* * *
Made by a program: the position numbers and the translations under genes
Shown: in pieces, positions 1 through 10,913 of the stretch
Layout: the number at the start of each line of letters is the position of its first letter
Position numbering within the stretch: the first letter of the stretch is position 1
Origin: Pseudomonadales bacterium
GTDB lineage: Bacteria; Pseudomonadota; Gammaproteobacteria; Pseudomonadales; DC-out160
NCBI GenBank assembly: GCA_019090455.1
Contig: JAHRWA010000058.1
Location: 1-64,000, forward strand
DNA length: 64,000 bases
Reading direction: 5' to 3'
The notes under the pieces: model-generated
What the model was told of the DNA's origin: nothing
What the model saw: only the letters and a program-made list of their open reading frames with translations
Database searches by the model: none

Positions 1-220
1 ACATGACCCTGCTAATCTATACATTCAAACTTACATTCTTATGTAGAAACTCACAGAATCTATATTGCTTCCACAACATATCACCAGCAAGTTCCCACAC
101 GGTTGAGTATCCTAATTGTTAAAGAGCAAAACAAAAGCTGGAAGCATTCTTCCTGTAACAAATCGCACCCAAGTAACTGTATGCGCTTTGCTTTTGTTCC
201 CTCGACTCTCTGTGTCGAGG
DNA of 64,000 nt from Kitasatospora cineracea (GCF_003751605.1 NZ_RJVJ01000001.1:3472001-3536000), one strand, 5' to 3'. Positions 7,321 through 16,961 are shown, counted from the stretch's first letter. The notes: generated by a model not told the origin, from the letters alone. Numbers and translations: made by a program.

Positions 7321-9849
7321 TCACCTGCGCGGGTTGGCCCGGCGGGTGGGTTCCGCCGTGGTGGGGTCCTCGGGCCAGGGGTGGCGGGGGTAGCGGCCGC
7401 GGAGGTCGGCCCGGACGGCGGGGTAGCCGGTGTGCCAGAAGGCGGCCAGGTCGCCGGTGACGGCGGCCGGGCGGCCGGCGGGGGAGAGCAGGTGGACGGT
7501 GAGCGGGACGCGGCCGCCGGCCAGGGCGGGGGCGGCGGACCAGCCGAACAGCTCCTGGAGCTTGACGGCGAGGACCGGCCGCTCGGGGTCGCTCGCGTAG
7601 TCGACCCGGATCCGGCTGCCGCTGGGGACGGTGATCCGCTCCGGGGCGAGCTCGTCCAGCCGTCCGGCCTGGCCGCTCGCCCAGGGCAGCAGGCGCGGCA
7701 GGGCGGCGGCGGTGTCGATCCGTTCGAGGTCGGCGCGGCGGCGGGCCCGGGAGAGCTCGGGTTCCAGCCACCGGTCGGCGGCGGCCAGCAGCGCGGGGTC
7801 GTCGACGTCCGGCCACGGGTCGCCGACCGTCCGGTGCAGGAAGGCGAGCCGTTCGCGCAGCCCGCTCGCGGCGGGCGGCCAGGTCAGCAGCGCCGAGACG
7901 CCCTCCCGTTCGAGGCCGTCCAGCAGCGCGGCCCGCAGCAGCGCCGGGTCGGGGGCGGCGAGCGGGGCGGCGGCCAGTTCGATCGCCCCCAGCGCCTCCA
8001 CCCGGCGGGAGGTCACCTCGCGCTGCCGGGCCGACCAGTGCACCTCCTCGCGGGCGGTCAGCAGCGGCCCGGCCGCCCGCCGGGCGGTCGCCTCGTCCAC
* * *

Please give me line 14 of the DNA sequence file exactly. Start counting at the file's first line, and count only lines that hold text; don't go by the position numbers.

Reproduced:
What the model saw: only the letters and a program-made list of their open reading frames with translations